Before I go any further, I must emphasize that this is not a dude-bashing post.  Not at all.  Men need and want this education as much as women.

I myself have been the victim of sexual assault, at all different areas of the spectrum, from the violent to the surrender.  I’ve been sexually abused and severely harassed and “cat called” every single day of my life and I have been raped.  The full realm.  Obviously, some are more directly catastrophic than others, but they have all done very similar things to my person and to my life:  They communicate to my nervous system that I may never stand up and speak my mind or else I will be harmed in irreparable ways.  They have caused me to automatically shift into submission when engaging with men, whether in business or in life.  They tell my heart and soul that my sexual being is not for me to revere and belongs to men.  And, most importantly in terms of my work in the world, they reliquinish me to the mere object patriarchy wants and needs me to be.  

These offenses have changed my life dramatically.  They have the ability, without help, to render me a bobble head of trauma and not an actualized human being.  They have affected every single job I’ve had, every relationship I’ve attempted to keep, every bit of joy I try to claim.  I’m not exaggerating and I’m not being a wimp, as many people love to label women who speak up about these offenses.  This is the truth.  And the more I read about these offenders getting acquitted, the more it all makes sense.  So, I’m going to be honest about what I know it is like as a victim of these assaults.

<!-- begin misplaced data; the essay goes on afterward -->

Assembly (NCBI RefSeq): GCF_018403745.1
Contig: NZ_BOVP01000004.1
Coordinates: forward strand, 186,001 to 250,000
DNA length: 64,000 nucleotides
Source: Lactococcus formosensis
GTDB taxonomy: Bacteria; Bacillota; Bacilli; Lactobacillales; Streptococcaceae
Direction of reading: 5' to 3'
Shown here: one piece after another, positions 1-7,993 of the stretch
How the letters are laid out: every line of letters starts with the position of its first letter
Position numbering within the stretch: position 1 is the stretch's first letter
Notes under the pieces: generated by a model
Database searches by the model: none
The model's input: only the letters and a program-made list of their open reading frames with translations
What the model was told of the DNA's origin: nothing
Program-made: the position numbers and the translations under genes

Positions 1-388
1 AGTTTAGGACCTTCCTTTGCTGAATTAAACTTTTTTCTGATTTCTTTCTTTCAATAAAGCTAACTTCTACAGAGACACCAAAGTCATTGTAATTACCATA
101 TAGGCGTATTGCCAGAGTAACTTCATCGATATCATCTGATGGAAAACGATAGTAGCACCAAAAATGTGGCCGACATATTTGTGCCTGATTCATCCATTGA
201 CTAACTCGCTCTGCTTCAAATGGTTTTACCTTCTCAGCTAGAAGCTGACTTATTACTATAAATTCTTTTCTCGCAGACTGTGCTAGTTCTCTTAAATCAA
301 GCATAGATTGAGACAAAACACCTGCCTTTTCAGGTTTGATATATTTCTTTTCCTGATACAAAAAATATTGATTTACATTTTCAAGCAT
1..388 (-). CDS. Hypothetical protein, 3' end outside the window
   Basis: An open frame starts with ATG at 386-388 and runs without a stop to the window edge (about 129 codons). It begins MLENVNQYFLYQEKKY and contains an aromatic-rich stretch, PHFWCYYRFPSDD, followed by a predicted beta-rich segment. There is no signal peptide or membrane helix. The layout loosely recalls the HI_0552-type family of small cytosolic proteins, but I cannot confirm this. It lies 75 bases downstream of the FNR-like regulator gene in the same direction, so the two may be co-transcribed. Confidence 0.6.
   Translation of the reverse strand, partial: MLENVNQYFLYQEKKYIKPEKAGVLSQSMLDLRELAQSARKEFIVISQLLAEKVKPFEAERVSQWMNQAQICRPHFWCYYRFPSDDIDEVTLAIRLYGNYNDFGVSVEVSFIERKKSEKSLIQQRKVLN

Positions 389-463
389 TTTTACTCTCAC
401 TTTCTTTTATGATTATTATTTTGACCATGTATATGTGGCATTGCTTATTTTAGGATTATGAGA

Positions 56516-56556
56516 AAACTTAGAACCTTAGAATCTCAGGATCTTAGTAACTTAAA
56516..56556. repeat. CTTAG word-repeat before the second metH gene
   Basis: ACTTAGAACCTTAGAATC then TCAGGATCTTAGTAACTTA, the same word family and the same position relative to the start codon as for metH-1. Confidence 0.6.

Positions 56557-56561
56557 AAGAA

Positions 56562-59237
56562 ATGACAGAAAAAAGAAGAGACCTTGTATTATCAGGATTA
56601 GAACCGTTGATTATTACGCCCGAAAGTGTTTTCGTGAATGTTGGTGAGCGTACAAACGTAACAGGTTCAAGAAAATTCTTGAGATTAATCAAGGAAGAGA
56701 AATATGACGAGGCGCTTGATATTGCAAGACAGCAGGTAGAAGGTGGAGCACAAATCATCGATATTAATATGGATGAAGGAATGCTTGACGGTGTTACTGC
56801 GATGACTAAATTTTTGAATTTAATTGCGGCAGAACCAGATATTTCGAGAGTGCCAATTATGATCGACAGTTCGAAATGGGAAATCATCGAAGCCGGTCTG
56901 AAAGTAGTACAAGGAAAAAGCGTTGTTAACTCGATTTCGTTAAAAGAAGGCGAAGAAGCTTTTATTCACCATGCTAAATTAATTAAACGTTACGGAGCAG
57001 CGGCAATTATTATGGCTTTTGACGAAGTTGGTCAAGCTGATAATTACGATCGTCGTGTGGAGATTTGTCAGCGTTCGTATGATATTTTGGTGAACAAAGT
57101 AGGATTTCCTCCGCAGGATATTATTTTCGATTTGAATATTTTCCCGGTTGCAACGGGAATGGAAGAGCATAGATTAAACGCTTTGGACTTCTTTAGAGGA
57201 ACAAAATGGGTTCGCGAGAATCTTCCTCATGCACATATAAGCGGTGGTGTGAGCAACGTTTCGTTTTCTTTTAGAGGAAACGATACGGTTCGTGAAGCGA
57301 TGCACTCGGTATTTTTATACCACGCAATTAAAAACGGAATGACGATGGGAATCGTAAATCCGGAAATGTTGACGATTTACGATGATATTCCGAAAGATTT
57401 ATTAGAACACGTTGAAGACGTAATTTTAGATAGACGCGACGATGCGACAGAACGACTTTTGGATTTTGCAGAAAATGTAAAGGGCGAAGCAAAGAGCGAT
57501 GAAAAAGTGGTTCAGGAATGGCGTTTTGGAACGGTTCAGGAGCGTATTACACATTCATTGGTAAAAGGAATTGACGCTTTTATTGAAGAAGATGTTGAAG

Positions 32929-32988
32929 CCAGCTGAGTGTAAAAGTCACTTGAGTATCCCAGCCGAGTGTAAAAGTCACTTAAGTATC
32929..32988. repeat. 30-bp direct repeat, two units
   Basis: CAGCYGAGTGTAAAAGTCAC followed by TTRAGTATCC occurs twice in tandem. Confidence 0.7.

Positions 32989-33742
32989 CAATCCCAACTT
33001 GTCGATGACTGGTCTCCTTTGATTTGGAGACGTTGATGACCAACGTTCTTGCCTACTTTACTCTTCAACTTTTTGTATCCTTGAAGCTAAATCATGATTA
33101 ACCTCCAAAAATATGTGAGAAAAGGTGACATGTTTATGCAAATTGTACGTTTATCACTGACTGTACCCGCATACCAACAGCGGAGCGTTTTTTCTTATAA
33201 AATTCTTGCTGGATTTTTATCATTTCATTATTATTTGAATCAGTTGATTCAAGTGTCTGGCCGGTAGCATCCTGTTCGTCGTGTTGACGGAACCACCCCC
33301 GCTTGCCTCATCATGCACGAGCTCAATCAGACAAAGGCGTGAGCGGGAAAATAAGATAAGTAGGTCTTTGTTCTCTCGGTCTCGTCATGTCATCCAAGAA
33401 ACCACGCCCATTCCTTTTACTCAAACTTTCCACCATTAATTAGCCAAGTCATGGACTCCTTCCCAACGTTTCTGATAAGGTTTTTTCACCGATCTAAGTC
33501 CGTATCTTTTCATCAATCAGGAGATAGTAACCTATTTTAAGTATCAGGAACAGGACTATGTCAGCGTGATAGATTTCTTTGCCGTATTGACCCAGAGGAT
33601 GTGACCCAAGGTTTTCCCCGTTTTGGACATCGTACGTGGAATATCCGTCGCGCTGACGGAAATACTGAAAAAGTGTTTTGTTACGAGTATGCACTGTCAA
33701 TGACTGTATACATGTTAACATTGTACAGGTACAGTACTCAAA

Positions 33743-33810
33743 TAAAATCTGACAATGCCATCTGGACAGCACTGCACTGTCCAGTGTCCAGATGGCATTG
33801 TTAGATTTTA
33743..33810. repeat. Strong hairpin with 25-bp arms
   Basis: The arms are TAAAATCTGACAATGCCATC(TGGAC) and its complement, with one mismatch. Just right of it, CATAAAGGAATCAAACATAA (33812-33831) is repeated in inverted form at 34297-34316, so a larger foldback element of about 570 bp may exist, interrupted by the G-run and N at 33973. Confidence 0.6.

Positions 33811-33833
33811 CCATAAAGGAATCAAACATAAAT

In MOST cases of my assaults, I either consented or I didn’t speak up.  It's true.  Not in my body and not in my mind and not in my heart, but in action.  Why?  Because I knew that if I let it happen, my life would be easier and no harm would come.  I knew that if I gave him that power, that things would be ok and I could sew myself back together.   This - THIS - is the message we need to pay attention to when it comes to sexual assault.  Because women can’t sew themselves back together and we can’t ignore what happens the next day and the next day and the next day ... and the next generation.